Alcohol-Based Hand Sanitizers and Antibiotic Resistance

Fact and Fiction about Alcohol-Based Hand Sanitizers and Antibiotic Resistance

Samantha Williams


By Samantha Williams

Director of Public Relations, GOJO Industries

It seems the topic of antibiotic resistance and superbugs is in the news media often. This is a serious threat affecting many people. But there is also a lot of misinformation and misappropriate correlation between antibiotic resistance and bacteria resistance.

To distill fact from fiction related to hand sanitizers and super germs, GOJO Microbiologist and Research Fellow Dave Macinga, Ph.D., provided the facts.

SW: Does using alcohol-based hand sanitizers create super germs?

Dr. Macinga: No, this is a misperception. Using alcohol-based hand sanitizer does not create super bugs or contribute to the spread of antibiotic resistant bacteria, as the overuse of antibiotics does. The active ingredient in most hand sanitizers is ethyl alcohol which acts in a completely different manner than antibiotics. Alcohol kills germs within seconds by physically destroying the cell membrane and denaturing proteins within the bacteria. Because of the rapidness of the killing and the physical nature by which it acts, there is no mechanism by which the germs can become resistant to it.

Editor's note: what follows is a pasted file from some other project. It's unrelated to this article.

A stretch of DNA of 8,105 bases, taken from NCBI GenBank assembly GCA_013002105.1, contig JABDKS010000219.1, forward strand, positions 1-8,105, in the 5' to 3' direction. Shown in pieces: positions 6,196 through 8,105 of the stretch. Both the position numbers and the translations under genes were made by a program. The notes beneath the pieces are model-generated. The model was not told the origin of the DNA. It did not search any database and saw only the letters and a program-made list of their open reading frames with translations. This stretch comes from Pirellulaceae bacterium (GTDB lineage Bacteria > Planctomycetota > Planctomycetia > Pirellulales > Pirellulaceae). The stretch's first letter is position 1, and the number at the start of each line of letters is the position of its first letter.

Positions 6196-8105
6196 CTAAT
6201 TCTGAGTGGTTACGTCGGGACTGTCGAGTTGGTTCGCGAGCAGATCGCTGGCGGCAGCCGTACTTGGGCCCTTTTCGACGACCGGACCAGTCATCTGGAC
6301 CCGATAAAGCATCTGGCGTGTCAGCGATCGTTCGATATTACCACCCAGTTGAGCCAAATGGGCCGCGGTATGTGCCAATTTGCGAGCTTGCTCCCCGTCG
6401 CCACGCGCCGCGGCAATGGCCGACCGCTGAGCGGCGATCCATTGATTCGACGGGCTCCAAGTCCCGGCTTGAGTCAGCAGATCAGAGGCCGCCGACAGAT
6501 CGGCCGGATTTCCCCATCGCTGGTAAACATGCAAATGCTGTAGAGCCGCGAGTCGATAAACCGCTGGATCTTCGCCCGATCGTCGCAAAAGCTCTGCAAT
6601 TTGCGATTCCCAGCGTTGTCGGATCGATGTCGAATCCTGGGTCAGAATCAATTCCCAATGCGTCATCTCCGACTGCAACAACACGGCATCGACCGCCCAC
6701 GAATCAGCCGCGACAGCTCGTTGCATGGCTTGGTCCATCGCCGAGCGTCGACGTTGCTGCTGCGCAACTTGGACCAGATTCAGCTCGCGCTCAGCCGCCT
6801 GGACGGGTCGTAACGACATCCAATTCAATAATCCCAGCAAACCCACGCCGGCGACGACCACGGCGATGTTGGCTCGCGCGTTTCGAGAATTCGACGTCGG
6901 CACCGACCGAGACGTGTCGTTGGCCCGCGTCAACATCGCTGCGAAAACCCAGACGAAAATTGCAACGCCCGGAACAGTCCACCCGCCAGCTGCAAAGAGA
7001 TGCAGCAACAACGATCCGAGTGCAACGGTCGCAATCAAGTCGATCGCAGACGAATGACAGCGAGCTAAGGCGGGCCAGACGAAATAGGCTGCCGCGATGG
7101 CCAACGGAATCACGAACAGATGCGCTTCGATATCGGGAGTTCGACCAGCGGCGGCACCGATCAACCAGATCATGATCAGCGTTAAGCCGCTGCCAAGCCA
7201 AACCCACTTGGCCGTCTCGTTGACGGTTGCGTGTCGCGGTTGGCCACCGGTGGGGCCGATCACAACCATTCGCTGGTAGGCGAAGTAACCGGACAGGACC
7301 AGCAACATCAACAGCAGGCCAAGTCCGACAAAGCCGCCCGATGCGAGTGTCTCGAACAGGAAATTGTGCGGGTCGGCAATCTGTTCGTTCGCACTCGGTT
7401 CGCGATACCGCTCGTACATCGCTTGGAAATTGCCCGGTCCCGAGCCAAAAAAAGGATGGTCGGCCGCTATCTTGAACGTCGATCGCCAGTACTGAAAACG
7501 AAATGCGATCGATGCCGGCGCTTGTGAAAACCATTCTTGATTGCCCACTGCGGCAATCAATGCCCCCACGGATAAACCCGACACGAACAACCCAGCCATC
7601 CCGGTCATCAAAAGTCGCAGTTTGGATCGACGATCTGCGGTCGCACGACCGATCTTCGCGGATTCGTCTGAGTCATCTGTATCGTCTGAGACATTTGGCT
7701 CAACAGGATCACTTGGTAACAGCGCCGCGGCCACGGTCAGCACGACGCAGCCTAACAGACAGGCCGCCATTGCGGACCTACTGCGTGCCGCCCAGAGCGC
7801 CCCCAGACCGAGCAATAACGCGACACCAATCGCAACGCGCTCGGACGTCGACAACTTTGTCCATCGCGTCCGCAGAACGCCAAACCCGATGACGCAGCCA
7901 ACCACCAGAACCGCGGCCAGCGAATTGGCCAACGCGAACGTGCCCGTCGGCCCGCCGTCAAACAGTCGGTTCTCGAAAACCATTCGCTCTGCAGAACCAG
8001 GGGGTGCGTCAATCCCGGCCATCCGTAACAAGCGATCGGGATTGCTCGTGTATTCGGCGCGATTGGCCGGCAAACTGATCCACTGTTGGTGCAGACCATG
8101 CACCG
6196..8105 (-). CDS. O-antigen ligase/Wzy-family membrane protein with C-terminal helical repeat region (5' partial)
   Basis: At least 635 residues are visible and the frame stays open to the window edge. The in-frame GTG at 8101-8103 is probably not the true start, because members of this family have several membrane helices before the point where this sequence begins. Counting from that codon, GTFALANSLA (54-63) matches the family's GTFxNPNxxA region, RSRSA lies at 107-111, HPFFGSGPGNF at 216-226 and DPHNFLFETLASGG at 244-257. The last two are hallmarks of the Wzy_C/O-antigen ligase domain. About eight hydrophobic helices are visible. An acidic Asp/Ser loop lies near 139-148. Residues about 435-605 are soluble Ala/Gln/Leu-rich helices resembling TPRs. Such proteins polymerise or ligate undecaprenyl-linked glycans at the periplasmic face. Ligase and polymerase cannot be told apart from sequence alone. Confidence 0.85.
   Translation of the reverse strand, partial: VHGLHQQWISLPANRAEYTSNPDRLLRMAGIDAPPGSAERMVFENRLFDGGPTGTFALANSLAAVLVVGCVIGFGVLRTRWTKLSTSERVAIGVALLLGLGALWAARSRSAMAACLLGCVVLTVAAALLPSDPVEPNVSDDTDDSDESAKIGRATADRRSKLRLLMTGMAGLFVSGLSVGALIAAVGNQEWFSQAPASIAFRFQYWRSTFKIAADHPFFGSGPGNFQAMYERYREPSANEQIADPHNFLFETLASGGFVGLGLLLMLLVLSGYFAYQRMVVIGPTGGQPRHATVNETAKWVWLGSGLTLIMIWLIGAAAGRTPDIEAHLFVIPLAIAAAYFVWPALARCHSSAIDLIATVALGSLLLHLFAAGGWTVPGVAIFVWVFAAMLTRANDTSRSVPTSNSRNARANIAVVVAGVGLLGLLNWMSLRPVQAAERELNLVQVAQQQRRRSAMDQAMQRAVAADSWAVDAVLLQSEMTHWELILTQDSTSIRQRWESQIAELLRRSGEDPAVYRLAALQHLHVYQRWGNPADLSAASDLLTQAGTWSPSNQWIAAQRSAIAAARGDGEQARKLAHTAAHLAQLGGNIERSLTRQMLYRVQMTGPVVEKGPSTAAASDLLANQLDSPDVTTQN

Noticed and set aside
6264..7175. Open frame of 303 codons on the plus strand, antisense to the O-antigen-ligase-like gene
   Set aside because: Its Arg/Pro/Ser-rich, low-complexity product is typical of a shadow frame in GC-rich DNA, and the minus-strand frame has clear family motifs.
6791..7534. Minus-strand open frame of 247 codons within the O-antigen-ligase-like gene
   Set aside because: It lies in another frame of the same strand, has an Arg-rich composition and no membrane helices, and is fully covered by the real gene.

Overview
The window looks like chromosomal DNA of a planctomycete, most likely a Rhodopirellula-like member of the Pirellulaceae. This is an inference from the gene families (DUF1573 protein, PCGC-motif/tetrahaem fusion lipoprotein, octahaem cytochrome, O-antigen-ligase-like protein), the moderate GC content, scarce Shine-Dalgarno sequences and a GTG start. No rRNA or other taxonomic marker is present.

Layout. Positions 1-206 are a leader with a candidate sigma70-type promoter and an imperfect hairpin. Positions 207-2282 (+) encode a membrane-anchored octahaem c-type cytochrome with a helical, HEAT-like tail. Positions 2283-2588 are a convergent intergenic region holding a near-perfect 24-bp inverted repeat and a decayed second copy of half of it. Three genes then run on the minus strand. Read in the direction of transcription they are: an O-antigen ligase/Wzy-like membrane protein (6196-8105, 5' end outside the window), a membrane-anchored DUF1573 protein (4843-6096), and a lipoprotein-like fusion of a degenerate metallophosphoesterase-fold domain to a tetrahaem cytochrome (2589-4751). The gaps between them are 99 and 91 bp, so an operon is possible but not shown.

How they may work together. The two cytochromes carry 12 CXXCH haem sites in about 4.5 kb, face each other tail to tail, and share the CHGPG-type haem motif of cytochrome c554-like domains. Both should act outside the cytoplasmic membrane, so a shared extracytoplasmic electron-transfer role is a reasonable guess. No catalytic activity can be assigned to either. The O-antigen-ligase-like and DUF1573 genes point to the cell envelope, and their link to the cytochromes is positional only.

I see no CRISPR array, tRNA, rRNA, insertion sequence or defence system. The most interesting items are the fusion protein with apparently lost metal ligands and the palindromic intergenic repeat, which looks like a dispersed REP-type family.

Furthermore, because alcohol evaporates from the hands within seconds the bacteria are never exposed to low levels of alcohol so there is no opportunity for adaptation to it. According to the National Institutes of Health, the best strategy for combating the spread of drug-resistant bacteria is for everyone to keep their hands clean.

SW: Do alcohol-based hand sanitizers kill the good germs (germs that live naturally in your skin) on my hands as well as the bad germs (germs you pick up that may make you sick)?

Dr. Macinga: Alcohol-based hand sanitizers kill the bad germs very effectively. These are also referred to as transient microflora and are germs your hands pick up when they touch your surroundings. They are located on the outer surface of the skin and are easily killed by the alcohol in hand sanitizers. However, alcohol-based hand sanitizers have minimal effects on the good germs or resident microflora. This is because the good germs live within the various layers of the skin and within pores and hair follicles and they are not accessible to the alcohol.

SW: Why is good hand hygiene so important in decreasing the spread of germs?

Dr. Macinga: Hand hygiene is the single most important measure we can take to prevent the spread of germs.  And the Centers for Disease Control and Prevention, for instance in healthcare, they have demonstrated that hands are the number one way by which we transmit germs from one person to another.  So in order to disrupt the transmission of microorganisms we need to clean our hands.  This becomes our number one tool in preventing the spread of germs.

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